• .gitignore – List of files and folders that are ignored by git
  • .npmrc – List of some project wide npm settings
  • electron-main.js – Entry point and application life controller for electron builds
  • package.json – Node config for the project
  • README.md – This is the README displayed ont he GitHub page
  • README_HEADER.png – This is just the header image for the GitHub README
  • tsconfig.json – List of some TypeScript settings
  • tslint.json – List of some TypeScript Linting rules
  • webpack.dev.config.js – Webpack config for the DEV build
  • webpack.dist.config.js – Webpack config for the DIST build

Setup:

To use this you’ll need to install a few things before you have a working copy of the project. But once you have node.js installed it only takes a few seconds and a couple commands to get going.

0. Install Git:

GIT Installation Instructions and Links

1. Download or Clone this repo:

Download:

Download the latest zip/tar.gz from GitHub Releases, extract it to where you want your project to be.

If you want a clean project ready for you to just start your own game and not have to worry about cleaning up the examples and samples from the v1.11.0 release, just download the v1.11.0-fresh release instead.

Clone (must've completed Step 0 first):

Navigate into your workspace directory.

Run:

git clone https://github.com/rroylance/phaser-ce-npm-webpack-typescript-starter-project.git

If you want a clean project ready for you to just start your own game and not have to worry about cleaning up the examples and samples from the master branch, just pull the 'fresh-start' branch instead of master.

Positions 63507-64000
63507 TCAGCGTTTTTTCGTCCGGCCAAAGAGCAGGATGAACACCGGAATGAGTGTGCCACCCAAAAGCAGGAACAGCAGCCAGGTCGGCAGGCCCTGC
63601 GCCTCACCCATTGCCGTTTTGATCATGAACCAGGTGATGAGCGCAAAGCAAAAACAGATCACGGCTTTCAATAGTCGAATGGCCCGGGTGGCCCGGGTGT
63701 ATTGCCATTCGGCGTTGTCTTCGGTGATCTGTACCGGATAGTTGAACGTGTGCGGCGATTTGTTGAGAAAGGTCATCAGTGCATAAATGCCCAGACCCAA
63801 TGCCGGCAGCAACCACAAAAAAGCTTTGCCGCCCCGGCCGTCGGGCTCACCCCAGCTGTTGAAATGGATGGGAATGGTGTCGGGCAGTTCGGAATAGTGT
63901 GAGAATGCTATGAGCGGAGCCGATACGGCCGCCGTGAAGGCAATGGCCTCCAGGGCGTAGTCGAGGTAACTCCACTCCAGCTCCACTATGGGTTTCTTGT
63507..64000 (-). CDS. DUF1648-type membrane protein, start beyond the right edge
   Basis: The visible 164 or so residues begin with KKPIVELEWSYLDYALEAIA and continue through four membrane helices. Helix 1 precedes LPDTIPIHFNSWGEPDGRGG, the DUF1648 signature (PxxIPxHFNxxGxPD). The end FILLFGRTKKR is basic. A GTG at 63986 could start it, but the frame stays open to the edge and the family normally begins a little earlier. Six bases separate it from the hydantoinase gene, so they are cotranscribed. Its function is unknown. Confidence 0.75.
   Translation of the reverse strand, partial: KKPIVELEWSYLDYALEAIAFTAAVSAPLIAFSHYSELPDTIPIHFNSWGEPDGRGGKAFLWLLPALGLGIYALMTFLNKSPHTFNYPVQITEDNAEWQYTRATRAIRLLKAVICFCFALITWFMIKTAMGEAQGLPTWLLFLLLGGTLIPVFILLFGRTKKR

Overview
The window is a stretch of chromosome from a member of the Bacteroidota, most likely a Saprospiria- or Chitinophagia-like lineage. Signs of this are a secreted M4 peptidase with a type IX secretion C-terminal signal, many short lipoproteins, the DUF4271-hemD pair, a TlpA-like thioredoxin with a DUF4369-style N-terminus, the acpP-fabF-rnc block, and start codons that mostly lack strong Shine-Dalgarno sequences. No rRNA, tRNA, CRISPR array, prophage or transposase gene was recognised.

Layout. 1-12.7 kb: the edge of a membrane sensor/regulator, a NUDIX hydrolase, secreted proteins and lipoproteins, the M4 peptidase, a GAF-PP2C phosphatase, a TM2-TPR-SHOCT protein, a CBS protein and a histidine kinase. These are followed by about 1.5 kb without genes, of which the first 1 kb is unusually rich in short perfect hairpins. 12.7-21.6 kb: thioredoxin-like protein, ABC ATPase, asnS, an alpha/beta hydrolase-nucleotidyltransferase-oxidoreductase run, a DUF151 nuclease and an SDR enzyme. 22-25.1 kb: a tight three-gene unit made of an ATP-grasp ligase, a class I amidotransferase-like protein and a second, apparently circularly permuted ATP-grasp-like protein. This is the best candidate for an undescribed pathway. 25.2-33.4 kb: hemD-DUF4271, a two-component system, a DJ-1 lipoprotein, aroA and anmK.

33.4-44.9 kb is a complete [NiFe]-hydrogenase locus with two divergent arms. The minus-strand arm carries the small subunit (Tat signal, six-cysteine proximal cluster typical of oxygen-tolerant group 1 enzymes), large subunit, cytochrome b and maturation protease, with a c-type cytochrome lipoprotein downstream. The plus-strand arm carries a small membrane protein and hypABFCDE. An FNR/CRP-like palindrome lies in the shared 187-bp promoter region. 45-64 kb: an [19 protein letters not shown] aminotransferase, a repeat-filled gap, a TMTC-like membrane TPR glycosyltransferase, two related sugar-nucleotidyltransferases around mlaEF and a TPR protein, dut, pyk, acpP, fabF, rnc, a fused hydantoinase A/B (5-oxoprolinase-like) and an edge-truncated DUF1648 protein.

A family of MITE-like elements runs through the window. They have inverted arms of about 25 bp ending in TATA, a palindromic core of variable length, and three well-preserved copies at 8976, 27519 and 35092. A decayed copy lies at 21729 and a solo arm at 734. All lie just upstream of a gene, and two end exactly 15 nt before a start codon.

2. Install node.js and npm (npm is included and installed with node.js):

NodeJS Installation Instructions and Links

3. Install dependencies:

Navigate to the cloned repo’s directory.

Run:

npm install

4. Run the dev server:

Run to use the dev build while developing:

npm run server:dev

Run to use the dist build while developing

npm run server:dist

The only real reason I can think of to use the dist server is if the minification process is breaking something in your game and you need to test using the minified version, or something you excluded with the DEBUG flag shouldn't have been excluded.

This will run a server that serves your built game straight to the browser and will be built and reloaded automatically anytime a change is detected.

Build for testing/developing/debugging:

Run:

npm run build:dev

This will build the game with a few caveats;

  • A compile time flag, DEBUG, set to true; allowing you to include or not include certain code depending on if it's DEBUG build or not.
  • The resulting game.js will not be minified

Build for release:

Run:

npm run build:dist

This will build the game with a few caveats;

  • The compile time flag, DEBUG, set to false; allowing you to include or not include certain code depending on if it's DEBUG build or not.
  • The resulting game.min.js will be minified

Generate Assets Class: